Tensions between Christians and Muslims were high in Lebanon in the wake of Tuesday's murder of Industry Minister Pierre Gemayel, and anti-Syrian colleagues in the cabinet said they expected more such assassinations. Gemayel's death caused Independence Day celebrations to be canceled Wednesday as furious Christians blamed Syria for the act, and a huge anti-Syrian turnout was expected at his funeral Thursday. A source close to Hizbullah, which is backed by Syria, said Gemayel's death would cause a revision of its plans and that its call for mass demonstrations to bring down the Lebanese government would be put on hold.
Sunday's deadline for a ruling by Congo's Supreme Court on the disputed election for president will be extended, a senior government official said. The justices had to flee for their safety earlier this week when supporters of losing candidate Jean-Pierre Bemba set fire to the court as a hearing on his challenge was beginning. Bemba alleges that the election was marred by fraud. The spokesman did not specify a new deadline for the court's decision.
Casualties mounted across Bangladesh as the week wound down despite the announced plan by senior elections commissioner M.A. Aziz to take a leave of absence. A spokesman for the interim government said Aziz verbally conveyed his intention Wednesday to leave the post for three months. But he neither put the decision in writing nor indicated when he'd start his leave, the spokesman said. The resignations of Aziz and three deputy commissioners have been demanded by antigovernment demonstrators whose strike against virtually all modes of transportation have plunged the nation into crisis. As of Wednesday, six people had died in the resulting violence; hundreds more have been hurt. Protest organizers say the four commissioners wouldn't be neutral when voters go to the polls for January's national election.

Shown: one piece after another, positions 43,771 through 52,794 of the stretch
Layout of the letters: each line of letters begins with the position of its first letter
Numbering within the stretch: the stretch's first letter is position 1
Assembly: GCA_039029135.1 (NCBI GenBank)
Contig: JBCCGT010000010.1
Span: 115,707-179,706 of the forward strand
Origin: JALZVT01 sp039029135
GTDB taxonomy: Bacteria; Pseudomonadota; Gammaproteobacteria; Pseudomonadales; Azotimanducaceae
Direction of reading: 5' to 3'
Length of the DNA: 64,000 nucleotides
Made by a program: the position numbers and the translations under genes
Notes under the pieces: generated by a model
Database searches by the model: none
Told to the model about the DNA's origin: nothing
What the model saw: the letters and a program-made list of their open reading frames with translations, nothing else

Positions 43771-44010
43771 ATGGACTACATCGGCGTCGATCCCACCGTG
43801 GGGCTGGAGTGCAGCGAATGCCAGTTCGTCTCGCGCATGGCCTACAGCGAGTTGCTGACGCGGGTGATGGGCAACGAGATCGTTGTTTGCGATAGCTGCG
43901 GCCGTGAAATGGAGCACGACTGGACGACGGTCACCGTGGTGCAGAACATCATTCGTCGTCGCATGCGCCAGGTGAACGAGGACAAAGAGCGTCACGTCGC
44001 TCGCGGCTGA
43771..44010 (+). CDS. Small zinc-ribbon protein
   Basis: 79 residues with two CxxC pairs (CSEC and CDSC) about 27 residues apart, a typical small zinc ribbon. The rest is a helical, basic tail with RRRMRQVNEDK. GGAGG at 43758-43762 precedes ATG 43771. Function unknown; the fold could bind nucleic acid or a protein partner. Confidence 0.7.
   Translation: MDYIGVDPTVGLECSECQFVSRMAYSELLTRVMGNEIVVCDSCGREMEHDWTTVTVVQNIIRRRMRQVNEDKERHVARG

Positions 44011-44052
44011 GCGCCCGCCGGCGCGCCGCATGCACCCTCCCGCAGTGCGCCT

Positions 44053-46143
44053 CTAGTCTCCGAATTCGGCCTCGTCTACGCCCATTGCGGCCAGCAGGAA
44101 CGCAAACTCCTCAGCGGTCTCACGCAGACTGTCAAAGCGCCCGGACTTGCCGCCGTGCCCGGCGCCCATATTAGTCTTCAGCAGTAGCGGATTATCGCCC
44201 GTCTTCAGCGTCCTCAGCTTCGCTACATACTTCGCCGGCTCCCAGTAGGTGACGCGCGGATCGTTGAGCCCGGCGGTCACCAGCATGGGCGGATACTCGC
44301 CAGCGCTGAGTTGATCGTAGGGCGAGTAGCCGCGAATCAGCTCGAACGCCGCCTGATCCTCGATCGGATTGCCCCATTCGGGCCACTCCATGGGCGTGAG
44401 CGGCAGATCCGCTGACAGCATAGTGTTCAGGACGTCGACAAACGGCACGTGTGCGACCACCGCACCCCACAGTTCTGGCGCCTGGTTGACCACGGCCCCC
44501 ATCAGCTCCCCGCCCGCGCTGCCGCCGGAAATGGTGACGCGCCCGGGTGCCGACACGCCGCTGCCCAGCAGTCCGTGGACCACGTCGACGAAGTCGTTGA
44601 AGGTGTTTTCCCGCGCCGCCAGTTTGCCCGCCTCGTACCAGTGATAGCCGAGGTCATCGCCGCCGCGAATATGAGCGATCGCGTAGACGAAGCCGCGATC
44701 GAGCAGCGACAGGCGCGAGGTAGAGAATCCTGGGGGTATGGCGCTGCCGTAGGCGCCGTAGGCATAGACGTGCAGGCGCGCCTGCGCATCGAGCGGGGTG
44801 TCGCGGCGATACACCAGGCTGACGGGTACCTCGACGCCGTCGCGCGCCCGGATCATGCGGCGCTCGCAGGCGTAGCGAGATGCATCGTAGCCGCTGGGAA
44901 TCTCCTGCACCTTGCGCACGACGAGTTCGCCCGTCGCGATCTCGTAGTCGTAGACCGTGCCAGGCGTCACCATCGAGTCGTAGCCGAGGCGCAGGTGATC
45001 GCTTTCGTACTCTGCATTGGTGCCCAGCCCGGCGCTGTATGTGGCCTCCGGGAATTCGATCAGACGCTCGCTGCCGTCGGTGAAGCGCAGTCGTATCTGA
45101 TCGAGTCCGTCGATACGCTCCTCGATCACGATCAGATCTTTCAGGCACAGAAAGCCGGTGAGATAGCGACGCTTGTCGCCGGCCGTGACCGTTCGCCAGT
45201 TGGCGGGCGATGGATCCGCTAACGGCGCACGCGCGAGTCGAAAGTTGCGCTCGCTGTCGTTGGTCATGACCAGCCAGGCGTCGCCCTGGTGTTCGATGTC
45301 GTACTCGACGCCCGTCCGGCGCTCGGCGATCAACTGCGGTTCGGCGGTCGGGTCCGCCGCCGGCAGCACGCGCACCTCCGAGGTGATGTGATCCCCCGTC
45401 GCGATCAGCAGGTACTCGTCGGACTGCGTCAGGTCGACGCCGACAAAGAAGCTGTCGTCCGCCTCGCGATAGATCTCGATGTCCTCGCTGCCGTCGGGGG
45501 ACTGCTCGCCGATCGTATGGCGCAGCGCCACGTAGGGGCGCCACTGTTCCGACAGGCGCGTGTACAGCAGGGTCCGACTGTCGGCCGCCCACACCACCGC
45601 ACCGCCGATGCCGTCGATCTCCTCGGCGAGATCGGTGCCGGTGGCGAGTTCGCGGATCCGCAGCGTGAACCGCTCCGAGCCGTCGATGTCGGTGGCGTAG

A special meeting on security was to be held in Thailand by the new government Thursday to take stock of three southern provinces where violence by Muslim separatists has surged in recent weeks. Prime Minister Surayud Chulanont has made three visits to the region since the ouster of his predecessor to apologize for the previous government's hard-line approach to the problem. But attacks on minority Buddhists and symbols of government authority haven't stopped. Analysts said Sura-yud's government should watch for changes in tactics by the separatists, such as targeting the vital tourist industry or Western-owned businesses. The Defense Ministry conceded earlier this week that meetings with influential Muslims in the region yielded no results because the latter aren't involved in the separatism campaign.
Massive security procedures were announced for next week's visit to Turkey by Pope Benedict XVI as the majority-Muslim nation strives to demonstrate its readiness for membership in the European Union. The trip is to begin Tuesday and include stops in Istanbul, Izmir, and Ankara. But several groups of Islamic radicals are active in Turkey, among them Al Qaeda. Turkey also was one of the countries that erupted in protest in September when Benedict quoted a critic of Islam who'd called the teachings of the prophet Muhammad "evil and inhuman." The pope later apologized. But on Nov. 2 a protester was arrested after firing shots outside Italy's consulate in Istanbul, and 40 others had to be evicted Wednesday from a historic building that Benedict is scheduled to visit there. In 1981, the pontiff's predecessor, John Paul II, was seriously wounded by would-be Turkish assassin Mehmet Ali Agca.